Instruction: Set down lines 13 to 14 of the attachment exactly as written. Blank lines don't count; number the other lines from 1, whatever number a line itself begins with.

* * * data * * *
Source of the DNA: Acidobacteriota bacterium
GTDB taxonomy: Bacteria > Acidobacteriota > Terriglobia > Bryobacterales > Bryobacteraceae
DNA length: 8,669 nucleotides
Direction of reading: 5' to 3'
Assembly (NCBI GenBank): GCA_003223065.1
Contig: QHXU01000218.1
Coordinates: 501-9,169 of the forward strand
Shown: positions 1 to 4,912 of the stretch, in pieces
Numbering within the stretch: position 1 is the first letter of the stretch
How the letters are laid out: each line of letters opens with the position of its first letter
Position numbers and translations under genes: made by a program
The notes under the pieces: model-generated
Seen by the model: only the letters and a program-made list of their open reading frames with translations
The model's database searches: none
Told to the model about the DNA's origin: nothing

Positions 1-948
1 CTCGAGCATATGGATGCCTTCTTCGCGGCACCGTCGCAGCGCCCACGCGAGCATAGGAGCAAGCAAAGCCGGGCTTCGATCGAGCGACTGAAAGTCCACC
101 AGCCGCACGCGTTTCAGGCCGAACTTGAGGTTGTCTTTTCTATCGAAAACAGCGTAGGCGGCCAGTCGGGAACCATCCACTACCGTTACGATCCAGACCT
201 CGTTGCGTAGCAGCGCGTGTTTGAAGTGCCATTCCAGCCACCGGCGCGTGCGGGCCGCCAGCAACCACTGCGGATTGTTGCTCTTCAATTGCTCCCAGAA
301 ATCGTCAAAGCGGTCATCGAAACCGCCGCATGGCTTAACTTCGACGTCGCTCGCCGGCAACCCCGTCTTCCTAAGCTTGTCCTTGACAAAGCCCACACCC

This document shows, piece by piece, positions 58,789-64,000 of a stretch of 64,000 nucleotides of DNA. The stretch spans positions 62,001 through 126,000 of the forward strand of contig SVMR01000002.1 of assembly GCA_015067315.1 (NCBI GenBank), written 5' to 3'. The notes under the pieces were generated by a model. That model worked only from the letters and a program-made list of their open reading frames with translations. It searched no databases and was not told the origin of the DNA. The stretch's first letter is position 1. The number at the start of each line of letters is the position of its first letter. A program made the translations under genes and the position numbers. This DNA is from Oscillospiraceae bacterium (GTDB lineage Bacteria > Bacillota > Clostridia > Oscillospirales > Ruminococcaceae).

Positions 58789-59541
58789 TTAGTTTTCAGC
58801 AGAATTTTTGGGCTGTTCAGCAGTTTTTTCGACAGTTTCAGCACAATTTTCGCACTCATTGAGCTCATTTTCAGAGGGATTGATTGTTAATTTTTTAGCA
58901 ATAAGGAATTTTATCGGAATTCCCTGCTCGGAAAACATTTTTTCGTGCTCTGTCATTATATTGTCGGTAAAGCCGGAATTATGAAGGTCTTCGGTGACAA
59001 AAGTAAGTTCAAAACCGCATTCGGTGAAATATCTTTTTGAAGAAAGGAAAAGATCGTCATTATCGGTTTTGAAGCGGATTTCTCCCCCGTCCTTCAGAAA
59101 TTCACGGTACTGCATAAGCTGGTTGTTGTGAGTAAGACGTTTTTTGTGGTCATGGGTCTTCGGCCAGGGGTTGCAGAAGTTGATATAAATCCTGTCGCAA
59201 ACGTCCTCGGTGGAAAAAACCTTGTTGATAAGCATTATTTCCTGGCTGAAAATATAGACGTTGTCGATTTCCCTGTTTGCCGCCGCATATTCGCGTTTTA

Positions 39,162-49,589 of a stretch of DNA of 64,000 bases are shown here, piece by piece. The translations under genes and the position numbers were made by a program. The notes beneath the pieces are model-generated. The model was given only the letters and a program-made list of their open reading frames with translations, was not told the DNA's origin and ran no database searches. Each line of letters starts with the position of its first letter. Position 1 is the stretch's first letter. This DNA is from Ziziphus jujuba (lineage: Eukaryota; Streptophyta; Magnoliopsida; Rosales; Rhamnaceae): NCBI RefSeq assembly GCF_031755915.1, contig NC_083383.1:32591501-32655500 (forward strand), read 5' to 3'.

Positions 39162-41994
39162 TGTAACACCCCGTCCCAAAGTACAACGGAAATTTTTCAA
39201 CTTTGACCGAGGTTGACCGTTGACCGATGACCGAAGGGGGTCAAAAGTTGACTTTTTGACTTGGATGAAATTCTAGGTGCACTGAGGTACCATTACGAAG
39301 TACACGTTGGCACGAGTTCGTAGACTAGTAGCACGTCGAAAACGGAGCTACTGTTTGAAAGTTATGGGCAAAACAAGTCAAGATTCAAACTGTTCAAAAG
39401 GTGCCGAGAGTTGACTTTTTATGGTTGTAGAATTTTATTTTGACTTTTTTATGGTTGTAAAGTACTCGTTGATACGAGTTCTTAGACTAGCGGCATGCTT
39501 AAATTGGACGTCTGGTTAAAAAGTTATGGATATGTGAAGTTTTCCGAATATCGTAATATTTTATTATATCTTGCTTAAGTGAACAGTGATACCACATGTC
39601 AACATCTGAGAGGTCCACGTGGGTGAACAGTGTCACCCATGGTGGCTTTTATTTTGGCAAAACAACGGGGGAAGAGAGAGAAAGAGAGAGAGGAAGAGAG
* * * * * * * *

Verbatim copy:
Seen by the model: only the letters and a program-made list of their open reading frames with translations
The model's database searches: none